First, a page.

A BIRN investigation at the Muriqan-Sokobin border, used by Kosovars to travel between Prishtina and Ulqin, has discovered widespread bribery and misconduct of border officials in Montenegro, with Kosovo bus drivers expected to pay 30 euros to police for a roundtrip.
Bribery between members of the Montenegrin Police and private bus travel companies from Kosovo crossing the border between the two countries remains a serious problem, Kallxo.com, BIRN’s online platform investigation finds.
Bus companies driving passengers from Kosovo then through Albania and Montenegro, a popular route through the Muriqan-Sokobin border crossing taking Kosovars from Prishtina to Ulqin, are regularly required to pay bribes to the police in order to pass the border without difficulty. Drivers are expected to slip around 10-15 euros per crossing inside their travel documents as they attempt to continue past the border.
In the latest episode of BIRN’s televised program Drejtesia ne Kosove, or Justice in Kosovo, Kallxo’s team used hidden cameras during some of the route’s busiest months, June and July, to capture numerous instances of border police in Montenegro and Albania on film taking bribes from bus companies using the crossing on a daily basis.
“You need to have 30 euros in order to do a roundtrip from Kosovo to Ulqin,” one of the drivers said to Kallxo journalists, explaining that such bribes are necessary to ensure they do not experience any problems from the border police.
According to drivers, if they refuse to give the money, their buses can experience significant delays and extended searches of the passenger’s luggage and the bus itself, and bribes tend to ensure that this process goes ahead as swiftly as possible.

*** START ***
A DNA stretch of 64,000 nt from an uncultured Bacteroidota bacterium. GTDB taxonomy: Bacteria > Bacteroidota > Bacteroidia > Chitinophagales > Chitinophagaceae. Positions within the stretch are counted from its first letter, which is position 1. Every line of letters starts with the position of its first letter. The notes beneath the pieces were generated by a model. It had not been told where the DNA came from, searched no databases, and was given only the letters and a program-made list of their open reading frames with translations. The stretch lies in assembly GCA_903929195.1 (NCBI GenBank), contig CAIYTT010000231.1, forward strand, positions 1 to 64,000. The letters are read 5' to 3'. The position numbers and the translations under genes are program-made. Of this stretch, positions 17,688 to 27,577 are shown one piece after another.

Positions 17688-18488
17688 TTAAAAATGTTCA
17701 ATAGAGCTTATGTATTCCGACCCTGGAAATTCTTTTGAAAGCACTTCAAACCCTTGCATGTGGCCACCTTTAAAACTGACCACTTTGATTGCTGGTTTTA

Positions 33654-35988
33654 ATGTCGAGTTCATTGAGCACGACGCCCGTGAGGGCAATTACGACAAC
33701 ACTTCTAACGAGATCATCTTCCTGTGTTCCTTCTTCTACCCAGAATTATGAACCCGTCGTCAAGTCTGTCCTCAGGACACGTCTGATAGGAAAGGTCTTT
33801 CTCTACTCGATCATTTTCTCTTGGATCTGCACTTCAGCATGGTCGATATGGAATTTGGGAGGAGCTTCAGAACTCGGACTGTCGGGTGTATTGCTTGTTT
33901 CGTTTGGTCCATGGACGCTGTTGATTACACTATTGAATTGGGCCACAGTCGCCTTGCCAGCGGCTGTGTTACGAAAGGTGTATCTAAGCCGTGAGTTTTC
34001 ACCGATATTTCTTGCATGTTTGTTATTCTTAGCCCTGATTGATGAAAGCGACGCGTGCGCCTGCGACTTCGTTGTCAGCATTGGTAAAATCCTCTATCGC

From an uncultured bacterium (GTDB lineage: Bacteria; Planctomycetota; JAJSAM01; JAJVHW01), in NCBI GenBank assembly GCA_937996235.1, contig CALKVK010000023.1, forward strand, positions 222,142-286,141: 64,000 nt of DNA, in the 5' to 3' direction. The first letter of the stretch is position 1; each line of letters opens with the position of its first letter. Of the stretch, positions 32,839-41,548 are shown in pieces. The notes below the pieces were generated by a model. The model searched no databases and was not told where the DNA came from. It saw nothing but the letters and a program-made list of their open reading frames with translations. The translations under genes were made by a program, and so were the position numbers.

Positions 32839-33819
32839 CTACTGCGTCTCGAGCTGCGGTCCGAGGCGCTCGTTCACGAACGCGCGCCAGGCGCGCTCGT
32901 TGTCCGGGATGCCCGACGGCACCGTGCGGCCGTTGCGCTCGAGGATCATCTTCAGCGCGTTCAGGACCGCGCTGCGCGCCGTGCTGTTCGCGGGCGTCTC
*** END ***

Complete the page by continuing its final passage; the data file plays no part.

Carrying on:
Kallxo traveled four times between the border crossing of Muriqan-Sukobine to verify the claims of the bus drivers. In all four cases, money exchanged hands between the drivers and officers at the border.
The allegations of bribery were not denied by Montenegrin state authorities.
Vesko Damjanovic, the assistant director of the Montenegrin Police, told BIRN that the results of Kallxo’s investigation were “news” to him, but admitted that bribery remains to be an issue. “Yes, we have had some cases involving misconduct by our officials, where money was demanded,” confirmed Damjanovic.
Damjanovic explained that hidden cameras were installed in 2018 in each of the cabins operating at the border. “The aim [of installing the cameras] is to follow the work of officers and to serve as a measure against corruption,” he said.
When asked whether they are able to identify bribery between drivers and border officials from their own cameras, Damjanovic replied, “It depends on the positioning of the travel documents.”
The deputy commander promised “undertake the needed measures and actions” in response. “If this phenomena exists, it needs to be uprooted from our side,” said Damjanovic, stressing that bus drivers and police can both be held responsible.
According to the European Commission’s progress report on Montenegro published in May 2019, there has been “limited progress” overall in the fight against corruption in Montenegro, noting that it is “prevalent in many areas and remains an issue of concern.”
The report also outlined that the capacity of the police in particular to fight corruption “remains insufficient and needs improvement.”
The Commission’s report said that material and human resources of the police at Montenegro’s borders are insufficient to cope with the challenges of participating in the investigation of cross-border crime and undertaking rigorous electronic surveillance.
18 November 2019 - 11:43
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